The equity of the statutes and judgments of the Law in this regard may be noticed in the treatment of a person accused of spreading an evil report about his wife (Deut. xxii. 13, seq.). There is no doubt that the man that did this is bad, does not love his wife, and is not pleased with her. If he desired to divorce her in a regular manner, there is nothing to prevent him, but he would be bound to give her what is due unto her; but instead of this, "he gives occasion of speech against her" (ibid. xxii. 14), in order to get rid of his wife without paying anything; he slanders her, and utters falsehood in order to keep in his possession the fifty shekels of silver, the dowry fixed in the Law for maidens, which he is obliged to pay unto her. He is therefore sentenced to pay one hundred shekels of silver, in accordance with the principle, "Whom the judges shall condemn, he shall pay double unto his neighbour" (Exod. xxii. 9). The Law is also analogous to that about false witnesses, which we have explained above (chap. xli. p. 195). For he intended to cheat her of her fifty shekels of silver, he must therefore [add fifty, and] pay her a hundred shekels. This is his punishment for withholding from her her due, and endeavouring to keep it. But in so far as he degraded her, and spread the rumour that she was guilty of misconduct, he was also degraded, and received stripes, as is implied in the words, "and they shall chastise him" (Deut. xxii. 15). But he sinned besides in clinging to lust, and seeking only that which gave pleasure to him: he was therefore punished by being compelled to keep his wife always, "he may not put her away all his days" (ibid. 19); for he has been brought to all this only because he may have found her ugly. Thus are these bad habits cured when they are treated according to the divine Law; the ways of equity are never lost sight of; they are obvious and discernible in every precept of the Law by those who consider it well. See how, according to the Law, the slanderer of his wife, who only intended to withhold from her what he is bound to give her, is treated in the same manner as a thief who has stolen the property of his neighbour; and the false witness (Deut. xix. 16, seq.) who schemes to injure, although the injury was in reality not inflicted, is punished like those who have actually caused injury and wrong, viz., like the thief and the slanderer. The three kinds of sinners are tried and judged by one and the same law. See how wonderful are the divine laws, and admire His wonderful deeds. Scripture says: "The Rock, His work is perfect; for all His ways are judgment" (Deut. xxxii. 4), i.e., as His works are most perfect, so are His laws most equitable; but our mind is too limited to comprehend the perfection of all His works, or the equity of all His laws; and as we are able to comprehend some of His wonderful works in the organs of living beings and the motions of the spheres, so we understand also the equity of some of His laws; that which is unknown to us of both of them is far more than that which is known to us. I will now return to the theme of the present chapter.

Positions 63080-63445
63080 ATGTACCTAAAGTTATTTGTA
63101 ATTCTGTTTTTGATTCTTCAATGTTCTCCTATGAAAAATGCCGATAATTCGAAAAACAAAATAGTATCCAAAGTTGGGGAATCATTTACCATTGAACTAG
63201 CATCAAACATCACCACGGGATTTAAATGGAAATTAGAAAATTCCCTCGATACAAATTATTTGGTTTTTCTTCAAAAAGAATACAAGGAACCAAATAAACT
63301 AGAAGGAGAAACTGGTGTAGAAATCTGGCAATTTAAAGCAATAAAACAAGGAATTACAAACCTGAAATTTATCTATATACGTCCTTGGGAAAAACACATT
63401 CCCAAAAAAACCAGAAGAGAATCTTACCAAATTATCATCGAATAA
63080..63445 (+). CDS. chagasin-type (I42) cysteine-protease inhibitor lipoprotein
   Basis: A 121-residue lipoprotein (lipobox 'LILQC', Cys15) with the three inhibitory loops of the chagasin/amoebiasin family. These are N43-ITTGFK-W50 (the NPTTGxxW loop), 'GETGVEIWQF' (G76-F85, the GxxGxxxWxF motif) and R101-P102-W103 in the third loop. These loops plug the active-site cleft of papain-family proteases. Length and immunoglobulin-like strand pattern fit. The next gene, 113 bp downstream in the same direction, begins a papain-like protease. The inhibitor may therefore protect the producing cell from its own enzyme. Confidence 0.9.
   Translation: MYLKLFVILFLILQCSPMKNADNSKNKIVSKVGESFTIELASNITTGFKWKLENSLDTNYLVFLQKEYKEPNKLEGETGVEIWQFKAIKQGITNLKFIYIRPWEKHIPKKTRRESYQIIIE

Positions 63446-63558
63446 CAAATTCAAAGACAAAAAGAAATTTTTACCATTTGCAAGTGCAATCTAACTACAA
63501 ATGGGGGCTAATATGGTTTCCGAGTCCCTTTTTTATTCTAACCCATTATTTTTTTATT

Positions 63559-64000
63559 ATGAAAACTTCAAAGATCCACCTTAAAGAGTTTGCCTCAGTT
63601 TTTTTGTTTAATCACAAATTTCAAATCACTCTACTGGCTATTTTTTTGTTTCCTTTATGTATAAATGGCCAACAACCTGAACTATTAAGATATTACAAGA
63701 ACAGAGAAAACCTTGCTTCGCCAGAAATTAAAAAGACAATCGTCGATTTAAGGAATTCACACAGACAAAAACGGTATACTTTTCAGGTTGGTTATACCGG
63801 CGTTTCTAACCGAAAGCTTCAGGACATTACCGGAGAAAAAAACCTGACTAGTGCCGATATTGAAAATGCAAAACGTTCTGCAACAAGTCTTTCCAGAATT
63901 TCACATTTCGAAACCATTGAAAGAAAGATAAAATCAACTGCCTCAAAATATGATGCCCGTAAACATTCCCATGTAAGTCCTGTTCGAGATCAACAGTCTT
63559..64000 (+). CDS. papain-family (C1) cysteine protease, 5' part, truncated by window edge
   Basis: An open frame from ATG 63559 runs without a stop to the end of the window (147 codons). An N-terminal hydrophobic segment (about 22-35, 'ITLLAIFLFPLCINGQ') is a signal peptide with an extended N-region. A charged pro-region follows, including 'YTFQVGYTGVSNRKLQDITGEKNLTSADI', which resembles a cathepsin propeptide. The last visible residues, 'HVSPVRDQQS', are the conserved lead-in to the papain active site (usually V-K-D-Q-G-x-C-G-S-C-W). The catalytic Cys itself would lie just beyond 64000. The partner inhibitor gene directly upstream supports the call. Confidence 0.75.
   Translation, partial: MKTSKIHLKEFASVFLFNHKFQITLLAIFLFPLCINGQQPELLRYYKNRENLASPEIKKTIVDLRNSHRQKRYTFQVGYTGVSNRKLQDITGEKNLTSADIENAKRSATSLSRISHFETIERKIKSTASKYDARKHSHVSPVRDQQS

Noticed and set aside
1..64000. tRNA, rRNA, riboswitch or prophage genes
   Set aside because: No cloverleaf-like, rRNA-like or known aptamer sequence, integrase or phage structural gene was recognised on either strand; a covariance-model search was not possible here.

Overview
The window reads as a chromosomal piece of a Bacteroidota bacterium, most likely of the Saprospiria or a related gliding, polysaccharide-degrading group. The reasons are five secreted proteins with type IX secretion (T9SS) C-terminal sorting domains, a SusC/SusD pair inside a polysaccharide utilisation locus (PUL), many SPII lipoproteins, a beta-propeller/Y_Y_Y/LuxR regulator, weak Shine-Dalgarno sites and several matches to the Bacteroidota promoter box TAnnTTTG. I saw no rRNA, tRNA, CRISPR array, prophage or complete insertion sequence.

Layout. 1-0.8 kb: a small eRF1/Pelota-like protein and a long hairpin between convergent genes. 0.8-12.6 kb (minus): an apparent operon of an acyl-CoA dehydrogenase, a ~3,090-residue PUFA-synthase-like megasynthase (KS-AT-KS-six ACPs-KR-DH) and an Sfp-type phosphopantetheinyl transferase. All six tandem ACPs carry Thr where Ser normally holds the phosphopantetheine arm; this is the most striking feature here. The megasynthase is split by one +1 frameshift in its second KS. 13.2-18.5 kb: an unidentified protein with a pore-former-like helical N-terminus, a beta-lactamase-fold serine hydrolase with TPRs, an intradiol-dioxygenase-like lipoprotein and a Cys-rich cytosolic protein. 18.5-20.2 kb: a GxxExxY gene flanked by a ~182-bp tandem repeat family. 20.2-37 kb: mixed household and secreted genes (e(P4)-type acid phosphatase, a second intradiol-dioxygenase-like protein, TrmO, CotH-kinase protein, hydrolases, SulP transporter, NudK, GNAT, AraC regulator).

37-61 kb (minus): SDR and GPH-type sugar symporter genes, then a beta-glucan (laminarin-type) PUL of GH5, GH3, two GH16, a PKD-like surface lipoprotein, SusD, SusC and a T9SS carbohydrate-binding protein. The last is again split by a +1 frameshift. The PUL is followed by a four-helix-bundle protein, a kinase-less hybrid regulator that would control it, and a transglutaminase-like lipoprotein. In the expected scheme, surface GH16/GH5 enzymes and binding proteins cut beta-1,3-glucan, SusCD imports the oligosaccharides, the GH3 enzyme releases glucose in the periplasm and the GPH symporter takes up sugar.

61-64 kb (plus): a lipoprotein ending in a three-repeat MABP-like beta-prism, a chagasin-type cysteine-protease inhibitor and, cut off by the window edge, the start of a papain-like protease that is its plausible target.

The law about forbidden sexual intercourse seeks in all its parts to inculcate the lesson that we ought to limit sexual intercourse altogether, hold it in contempt, and only desire it very rarely. The prohibition of pederasty (Lev. xviii. 22) and carnal intercourse with beasts (ibid. 73) is very clear. If in the natural way the act is too base to be performed except when needed, how much more base is it if performed in an unnatural manner, and only for the sake of pleasure.
The female relatives whom a man may not marry are alike in this respect--that as a rule they are constantly together with him in his house: they would easily listen to him, and do what he desires; they are near at hand, and he would have no difficulty in procuring them. No judge could blame him if found in their company. If to these relatives the same law applied as to all other unmarried women, if we were allowed to marry any of them, and were only precluded from sexual intercourse with them without marriage, most people would constantly have become guilty of misconduct with them. But as they are entirely forbidden to us, and sexual intercourse with them is most emphatically denounced unto us as a capital crime, or a sin punishable with extinction (karet), and as there is no means of ever legalizing such intercourse, there is reason to expect that people will not seek it, and win not think of it.